And this great one from a parent:

My 9-year-old daughter and I were two of the some 120 parents and kids who watched... Oskar...on Monday night. The morning after the show, she got irritated at her older brother, and said, "If you don't give me that toy, I'll rip your picture." I immediately looked at her and said simply, "What would Oskar do? How would Oskar work this out?" And thanks to the play, she instantly knew deeply and truly that Oskar wouldn't resolve a conflict by making threats. Later that night, she was apologizing to me about something, with a quick one-word "sorry"... and, without even having to think about it much, I turned to her and gently repeated one of the lines of the show, "Say it like you mean it." Then we had a great conversation about the ways you do that--by taking the time and making the effort to go speak to the person face to face and by speaking to them in full sentences. Again, thanks to Oskar, she and I had a great platform to talk this over in a loving, constructive way. I had the tools, and she was receptive to the suggestions, all because together we had watched and learned from Oskar. She later came up to me, with no prompting, and offered one of the most heartfelt apologies I've ever heard. In that moment, I was so proud of her and so grateful for Oskar! This play is a powerful resource for helping kids learn how to work out the conflicts that happen in life. So...thank you for creating this entertaining, and informative theatre piece that has in less than 24 hours already helped my family!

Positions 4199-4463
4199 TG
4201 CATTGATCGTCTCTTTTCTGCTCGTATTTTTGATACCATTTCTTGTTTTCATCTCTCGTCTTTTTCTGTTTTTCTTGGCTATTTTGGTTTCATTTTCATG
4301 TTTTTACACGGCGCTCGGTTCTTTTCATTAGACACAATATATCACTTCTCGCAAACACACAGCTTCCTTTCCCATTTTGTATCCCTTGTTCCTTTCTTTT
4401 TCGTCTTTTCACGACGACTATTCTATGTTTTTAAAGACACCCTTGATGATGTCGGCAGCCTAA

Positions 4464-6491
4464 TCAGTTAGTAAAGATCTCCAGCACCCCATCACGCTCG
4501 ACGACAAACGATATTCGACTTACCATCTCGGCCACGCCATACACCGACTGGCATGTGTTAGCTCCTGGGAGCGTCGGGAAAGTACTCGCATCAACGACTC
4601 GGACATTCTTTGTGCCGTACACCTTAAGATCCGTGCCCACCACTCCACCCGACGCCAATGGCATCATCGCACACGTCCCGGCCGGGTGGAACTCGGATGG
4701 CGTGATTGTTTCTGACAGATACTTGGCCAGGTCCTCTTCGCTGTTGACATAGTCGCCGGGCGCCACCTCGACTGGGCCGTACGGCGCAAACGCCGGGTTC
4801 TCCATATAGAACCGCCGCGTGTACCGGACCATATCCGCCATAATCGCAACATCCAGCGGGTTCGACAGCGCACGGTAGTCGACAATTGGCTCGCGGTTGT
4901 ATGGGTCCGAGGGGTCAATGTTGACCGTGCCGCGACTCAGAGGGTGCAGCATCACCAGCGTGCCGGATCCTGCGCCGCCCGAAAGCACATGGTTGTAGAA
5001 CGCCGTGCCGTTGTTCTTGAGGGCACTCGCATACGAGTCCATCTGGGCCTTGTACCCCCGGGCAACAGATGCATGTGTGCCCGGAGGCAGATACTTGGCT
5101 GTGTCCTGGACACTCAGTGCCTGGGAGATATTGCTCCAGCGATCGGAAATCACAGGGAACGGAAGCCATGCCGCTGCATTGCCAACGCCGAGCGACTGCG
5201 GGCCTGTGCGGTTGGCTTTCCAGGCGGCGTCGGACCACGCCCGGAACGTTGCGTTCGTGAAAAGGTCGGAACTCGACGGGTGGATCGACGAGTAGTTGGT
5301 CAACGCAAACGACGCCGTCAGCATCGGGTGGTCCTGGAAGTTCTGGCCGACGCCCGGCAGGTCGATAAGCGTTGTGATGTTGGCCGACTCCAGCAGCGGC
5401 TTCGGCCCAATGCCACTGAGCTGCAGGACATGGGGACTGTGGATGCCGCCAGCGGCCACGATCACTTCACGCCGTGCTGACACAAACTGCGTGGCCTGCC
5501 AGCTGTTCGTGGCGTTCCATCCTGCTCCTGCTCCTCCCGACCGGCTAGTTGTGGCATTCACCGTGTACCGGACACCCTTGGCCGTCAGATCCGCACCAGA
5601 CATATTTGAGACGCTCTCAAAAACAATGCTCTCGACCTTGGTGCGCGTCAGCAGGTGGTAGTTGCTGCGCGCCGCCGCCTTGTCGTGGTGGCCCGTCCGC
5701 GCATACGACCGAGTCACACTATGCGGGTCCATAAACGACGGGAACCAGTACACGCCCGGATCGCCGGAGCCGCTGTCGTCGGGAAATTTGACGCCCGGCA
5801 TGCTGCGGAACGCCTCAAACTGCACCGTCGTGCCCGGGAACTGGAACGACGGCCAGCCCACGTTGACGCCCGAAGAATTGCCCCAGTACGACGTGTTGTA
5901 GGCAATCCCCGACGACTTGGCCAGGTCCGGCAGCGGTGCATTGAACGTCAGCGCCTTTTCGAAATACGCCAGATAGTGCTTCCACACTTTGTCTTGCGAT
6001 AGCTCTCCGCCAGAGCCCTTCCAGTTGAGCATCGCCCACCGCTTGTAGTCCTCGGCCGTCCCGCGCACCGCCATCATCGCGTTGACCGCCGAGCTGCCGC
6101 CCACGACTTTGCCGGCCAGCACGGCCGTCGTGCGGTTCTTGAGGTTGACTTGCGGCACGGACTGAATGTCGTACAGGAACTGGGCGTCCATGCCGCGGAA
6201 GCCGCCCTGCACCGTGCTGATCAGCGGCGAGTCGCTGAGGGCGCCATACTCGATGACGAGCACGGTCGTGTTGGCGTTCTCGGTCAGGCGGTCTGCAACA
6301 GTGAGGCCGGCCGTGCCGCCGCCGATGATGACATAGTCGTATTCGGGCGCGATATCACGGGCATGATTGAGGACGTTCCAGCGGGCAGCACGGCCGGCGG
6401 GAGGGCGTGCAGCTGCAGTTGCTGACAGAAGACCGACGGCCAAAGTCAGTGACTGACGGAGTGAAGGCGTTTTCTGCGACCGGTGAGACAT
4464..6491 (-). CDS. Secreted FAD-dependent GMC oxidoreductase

Yes, sometimes, a life in the arts is worth it, isn't it?


  1. Look at you, changing lives already. Congratulations Prince. Sounds like a wonderful play.


  2. Aw, that's really sweet, Prince. Congratulations.

  3. Congrats... and I want to see it! I'm sure Jake and I could both benefit, given our 1st-3rd grade attention spans.

  4. Thanks, all. Maybe my own play will teach me to stop bullying you.